• Arsenic: Arsenic comes from a metalloid and not a plant, unlike the others here, but it’s easily the most famous and is still used today. Instead of being distilled from a plant, chunks of arsenic are dug up or mined. It was once used as a treatment for STDs, and also for pest control and blacksmithing, which was how many poisoners got access to it. It was popular in the middle ages because it looked like a cholera death, due to acute symptoms including stomach cramps, diarrhea, confusion, convulsions, vomiting, and death. Slow poisoning looked more like a heart attack. The Italians famously claimed that a little arsenic improved the taste of wine.
  • Strychnine: Strychnine (strick-nine) is made from the seed of strychnos nux vomica and causes poisoning which results in muscular convulsions and eventually death through asphyxia. Convulsions appear after inhalation or injection—very quickly, within minutes—and take somewhat longer to manifest after ingestion, around approximately 15 minutes. With a very high dose, brain death can occur in 15 to 30 minutes. If a lower dose is ingested, other symptoms begin to develop, including seizures, cramping, stiffness, hypervigilance, and agitation. Seizures caused by strychnine poisoning can start as early as 15 minutes after exposure and last 12 – 24 hours. They are often triggered by sights, sounds, or touch and can cause other adverse symptoms, including overheating, kidney failure, metabolic and respiratory acidosis. During seizures, abnormal dilation, protrusion of the eyes, and involuntary eye movements may occur. It is also slightly hallucinogenic and is sometimes used to cut narcotics. It also notably has no antidote. In low doses, some use it as a performance enhancer.
  • Curare: Chondrodendron tomentosum is lesser known than its famous cousins, but kills in a very similar way to hemlock. It is slow and terrible, as the victim is aware and the heart may beat for many minutes after the rest of the body is paralyzed. If artificial respiration is given until the poison subsides, the victim will survive.
  • WolfsbaneAconitum has several names; Monkshood, aconite, Queen of Poisons, women’s bane, devil’s helmet) and is a pretty, purple plant with gourd-shaped flowers. The root is the most potent for distillation. Marked symptoms may appear almost immediately, usually not later than one hour, and with large doses death is near instantaneous. Death usually occurs within two to six hours in fatal poisoning. The initial signs are gastrointestinal including nausea, vomiting, and diarrhea. This is followed by a sensation of burning, tingling, and numbness in the mouth and face, and of burning in the abdomen. In severe poisonings pronounced motor weakness occurs and sensations of tingling and numbness spread to the limbs. The plant should be handled with gloves, as the poison can seep into the skin.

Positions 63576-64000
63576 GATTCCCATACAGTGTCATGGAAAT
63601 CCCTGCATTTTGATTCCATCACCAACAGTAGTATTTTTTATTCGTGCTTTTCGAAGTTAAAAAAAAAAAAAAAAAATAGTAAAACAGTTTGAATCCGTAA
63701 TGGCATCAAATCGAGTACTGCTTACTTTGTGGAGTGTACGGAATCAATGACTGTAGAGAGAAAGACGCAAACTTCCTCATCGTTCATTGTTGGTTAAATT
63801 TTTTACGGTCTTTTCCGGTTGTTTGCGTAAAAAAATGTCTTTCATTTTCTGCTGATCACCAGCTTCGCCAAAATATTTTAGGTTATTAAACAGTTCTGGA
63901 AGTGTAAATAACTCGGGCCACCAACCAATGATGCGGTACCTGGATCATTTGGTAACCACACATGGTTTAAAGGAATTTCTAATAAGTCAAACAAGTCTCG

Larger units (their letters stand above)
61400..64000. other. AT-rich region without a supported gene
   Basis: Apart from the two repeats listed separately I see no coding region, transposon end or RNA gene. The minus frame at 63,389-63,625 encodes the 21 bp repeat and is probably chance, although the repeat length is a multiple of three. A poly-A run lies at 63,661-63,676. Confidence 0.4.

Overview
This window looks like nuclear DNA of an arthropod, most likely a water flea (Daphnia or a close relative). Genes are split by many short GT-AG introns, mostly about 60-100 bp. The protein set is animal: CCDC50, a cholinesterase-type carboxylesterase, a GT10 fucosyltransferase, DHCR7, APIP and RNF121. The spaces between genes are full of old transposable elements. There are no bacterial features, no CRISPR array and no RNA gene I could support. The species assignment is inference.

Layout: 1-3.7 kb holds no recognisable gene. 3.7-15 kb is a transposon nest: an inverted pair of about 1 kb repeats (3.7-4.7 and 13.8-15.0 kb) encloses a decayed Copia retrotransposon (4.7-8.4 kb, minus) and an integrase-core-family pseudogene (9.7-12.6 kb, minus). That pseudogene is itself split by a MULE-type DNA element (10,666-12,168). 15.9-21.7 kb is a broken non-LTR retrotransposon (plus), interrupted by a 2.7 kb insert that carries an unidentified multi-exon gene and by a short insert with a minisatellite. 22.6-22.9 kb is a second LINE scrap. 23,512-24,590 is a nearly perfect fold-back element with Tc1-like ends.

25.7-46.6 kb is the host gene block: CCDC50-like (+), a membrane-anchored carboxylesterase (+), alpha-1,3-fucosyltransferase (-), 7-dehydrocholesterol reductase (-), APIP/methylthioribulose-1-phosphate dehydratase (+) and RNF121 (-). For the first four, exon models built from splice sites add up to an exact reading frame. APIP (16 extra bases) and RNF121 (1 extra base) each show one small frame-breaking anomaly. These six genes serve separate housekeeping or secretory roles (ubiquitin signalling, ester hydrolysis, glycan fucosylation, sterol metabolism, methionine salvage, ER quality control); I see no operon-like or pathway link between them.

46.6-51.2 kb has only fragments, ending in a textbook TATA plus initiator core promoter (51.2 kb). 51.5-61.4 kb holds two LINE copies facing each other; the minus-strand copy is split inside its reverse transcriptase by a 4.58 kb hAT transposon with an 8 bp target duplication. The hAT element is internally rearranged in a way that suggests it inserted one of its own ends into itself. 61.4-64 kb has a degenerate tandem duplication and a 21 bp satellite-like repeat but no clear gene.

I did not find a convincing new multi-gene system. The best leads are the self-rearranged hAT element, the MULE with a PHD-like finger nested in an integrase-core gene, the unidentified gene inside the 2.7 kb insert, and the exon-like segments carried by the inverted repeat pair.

• FoxgloveDigitalis is large with trumpet-shaped flowers that can be many colors, but usually a pinkish shade. It may have from the term foxes-glew, which translated to fairy music. Intoxication causes nausea, vomiting and diarrhea, as well as sometimes resulting in xanthopsia (jaundiced or yellow vision) and the appearance of blurred outlines (halos), drooling, abnormal heart rate, cardiac arrhythmias, weakness, collapse, dilated pupils, tremors, seizures, and even death. Slowed heartbeat also occurs. Because a frequent side effect of digitalis is reduction of appetite and the mortality rate is low, some individuals have used the drug as a weight-loss aid. It looks a bit like comfrey, which is an aid for inflammation. Make sure not to confuse the two.
4

Jafael as Jaladdin

i can’t believe i have to fucking say this but it’s not okay to insult t*rfs by calling them dykes. i don’t give a shit about t*rfs for all i care they can collectively choke but it’s not okay to use dyke as an insult and if you’re not a lesbian you need to keep that word out of your mouth period. just because a gay person is a bad person or does smth you don’t like doesn’t make it okay to use homophobic slurs against them and you don’t get a pass for using slurs just because you’re in the lgbt community. i rlly can’t believe that i have to spell this out because this seems rlly fucking obvious but some of y'all are rlly that stupid.

if i ever do something wrong, i’m likely unaware of it, so please let me know, okay?

i genuinely want to improve as a person but the way some people are on here makes me paranoid that people are just quietly saving #receipts and building up a collection so they can “expose” me as a bad person one day or something…if i mess up please just calmly let me know how i can change